'D&D: Honor Among Thieves' won't "alienate" newcomers, filmmakers promise
“It was important to us to make a movie that hardcore fans could enjoy, but we never want to alienate those who aren't familiar with the game.”
You can’t really say the story teased in Dungeons & Dragons: Honor Among Thieves is original, but that’s part of what makes it so appealing.
At San Diego Comic-Con 2022, Paramount Pictures rolled for initiative as it opened the first Comic-Con of the Covid-19 era with a preview of Dungeons & Dragons: Honor Among Thieves, a big-budget film based on the popular fantasy role-playing game.
Set in the official campaign setting of the Forgotten Realms, Honor Among Thieves follows an ensemble of misfits — an all-star cast of Chris Pine, Michelle Rodriguez, Regé-Jean Page, Justice Smith, and Sophia Lillis — who accidentally unleash an evil menace. To save the world, this ragtag group must steal an ancient relic to set things right.
With its trailer set to Led Zeppelin’s “Whole Lotta Love” and two clips screened at Hall H highlighting the movie’s action and humor, Honor Among Thieves promises a rollicking heist in a world of magic like a ye olde Guardians of the Galaxy. In other words, it feels like quintessential D&D, which has led fans online to praise the movie for capturing the vibe of their own D&D games at home.
In a conversation with Inverse, producer Jeremy Latcham and co-writers and directors Jonathan Goldstein and John Francis Daley (the latter having played a D&D fanatic in the teen comedy Freaks & Geeks) say that familiarity was intentional.
“It goes back to D&D the game,” Goldstein tells Inverse. “When you're playing a campaign, you’re never dead serious the whole time. It wouldn’t be a D&D movie if it was dark and gritty and no fun. That informed the tone that we wanted to go for.”
“It’s in the twists and turns that I think the real story exists,” says producer Jeremy Latcham. “Like, you start on a quest for X, along the way you realize you need Y, and then you learn something about each other. Someone who’s never played D&D can follow the characters. To me, that’s key, along with tone and character. These guys do that really well.”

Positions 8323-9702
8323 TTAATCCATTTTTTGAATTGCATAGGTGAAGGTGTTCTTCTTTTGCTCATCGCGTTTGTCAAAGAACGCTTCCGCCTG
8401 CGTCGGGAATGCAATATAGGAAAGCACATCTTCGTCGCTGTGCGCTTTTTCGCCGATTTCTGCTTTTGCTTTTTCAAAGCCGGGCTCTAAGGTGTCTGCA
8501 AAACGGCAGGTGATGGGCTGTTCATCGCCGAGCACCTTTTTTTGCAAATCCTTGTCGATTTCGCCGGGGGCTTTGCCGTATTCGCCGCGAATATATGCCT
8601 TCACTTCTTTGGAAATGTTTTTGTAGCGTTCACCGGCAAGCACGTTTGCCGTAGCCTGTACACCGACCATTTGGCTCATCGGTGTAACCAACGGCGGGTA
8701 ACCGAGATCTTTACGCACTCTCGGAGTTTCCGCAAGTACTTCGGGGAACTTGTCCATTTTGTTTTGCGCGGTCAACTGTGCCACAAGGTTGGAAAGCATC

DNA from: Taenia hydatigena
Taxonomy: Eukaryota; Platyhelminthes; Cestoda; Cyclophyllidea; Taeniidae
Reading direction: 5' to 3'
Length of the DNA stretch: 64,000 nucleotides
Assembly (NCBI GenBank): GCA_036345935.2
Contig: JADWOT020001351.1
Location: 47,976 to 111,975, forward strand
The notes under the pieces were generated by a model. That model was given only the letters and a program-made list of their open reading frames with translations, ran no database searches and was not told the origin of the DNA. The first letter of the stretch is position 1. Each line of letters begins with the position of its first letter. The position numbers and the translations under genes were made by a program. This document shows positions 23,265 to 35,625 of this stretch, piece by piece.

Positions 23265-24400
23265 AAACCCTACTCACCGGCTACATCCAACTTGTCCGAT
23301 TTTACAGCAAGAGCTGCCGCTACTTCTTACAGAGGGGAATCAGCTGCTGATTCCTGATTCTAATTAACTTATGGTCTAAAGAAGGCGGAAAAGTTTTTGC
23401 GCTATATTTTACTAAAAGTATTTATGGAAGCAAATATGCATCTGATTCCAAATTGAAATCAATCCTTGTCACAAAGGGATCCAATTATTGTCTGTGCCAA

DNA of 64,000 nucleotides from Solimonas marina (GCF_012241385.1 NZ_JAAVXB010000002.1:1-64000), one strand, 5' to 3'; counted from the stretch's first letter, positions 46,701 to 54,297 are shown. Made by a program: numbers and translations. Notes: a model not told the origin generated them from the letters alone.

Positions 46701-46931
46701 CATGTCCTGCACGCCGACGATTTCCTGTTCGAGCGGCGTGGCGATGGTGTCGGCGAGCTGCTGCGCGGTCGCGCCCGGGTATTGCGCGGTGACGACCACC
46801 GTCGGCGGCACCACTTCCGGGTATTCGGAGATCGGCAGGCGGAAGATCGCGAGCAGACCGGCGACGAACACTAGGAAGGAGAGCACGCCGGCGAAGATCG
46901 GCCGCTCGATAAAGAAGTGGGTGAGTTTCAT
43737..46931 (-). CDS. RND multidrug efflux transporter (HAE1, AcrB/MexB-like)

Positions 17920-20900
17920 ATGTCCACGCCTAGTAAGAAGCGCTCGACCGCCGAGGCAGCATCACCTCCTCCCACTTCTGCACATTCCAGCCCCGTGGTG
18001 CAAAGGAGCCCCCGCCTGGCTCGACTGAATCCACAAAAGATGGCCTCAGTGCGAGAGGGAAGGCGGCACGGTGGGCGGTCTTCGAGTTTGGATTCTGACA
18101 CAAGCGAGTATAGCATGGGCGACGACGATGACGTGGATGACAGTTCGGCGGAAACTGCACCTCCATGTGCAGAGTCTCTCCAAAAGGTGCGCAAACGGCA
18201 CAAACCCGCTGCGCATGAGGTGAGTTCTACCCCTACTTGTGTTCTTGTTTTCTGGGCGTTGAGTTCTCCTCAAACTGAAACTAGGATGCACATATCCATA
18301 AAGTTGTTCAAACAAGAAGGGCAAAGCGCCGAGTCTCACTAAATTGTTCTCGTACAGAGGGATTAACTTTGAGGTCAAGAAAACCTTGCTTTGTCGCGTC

At Comic-Con, Goldstein and Daley talked up their individual histories with Dungeons & Dragons, the most popular paper and pencil RPG since its release in 1974. It is now published by Wizards of the Coast, who credited the game for record sales in 2020. Both directors exhibit a firm grasp of what makes the true-to-type D&D experience: deadly serious stakes and gut-busting goofs.
“It was just about injecting [our movie] with the spirit of playing a D&D game,” Goldstein says, “There’s improvisation, laughter, life and death stakes, and a lot of emotion and heart too.”
Although Dungeons & Dragons is a game about stories, the filmmakers did not draft their script over sessions. “That might have been kind of hard to work with,” John Francis Daley says, adding that a part of the film’s success was dependent on the casting process.
“We did keep in mind that there are fundamental strengths and weaknesses each of the characters have,” he says. “That was something we were mindful of as we developed them.” During casting, the filmmakers sought actors who could work in “conjunction” with the traits of their class archetypes. “I think we were pretty spot on with making sure they all felt evocative,” Daley adds.
Central to Honor Among Thieves is its basic premise as a heist movie. Never mind the mimics, owlbears, and displacer beasts that await the heroes. “We knew we wanted to make it a heist film,” Daley explains. “We thought that that was a really juicy territory to explore. The big challenge was whittling it down and making sure it didn't feel like it was going all over the place, or grasping too much at too many ideas and becoming overwhelming.”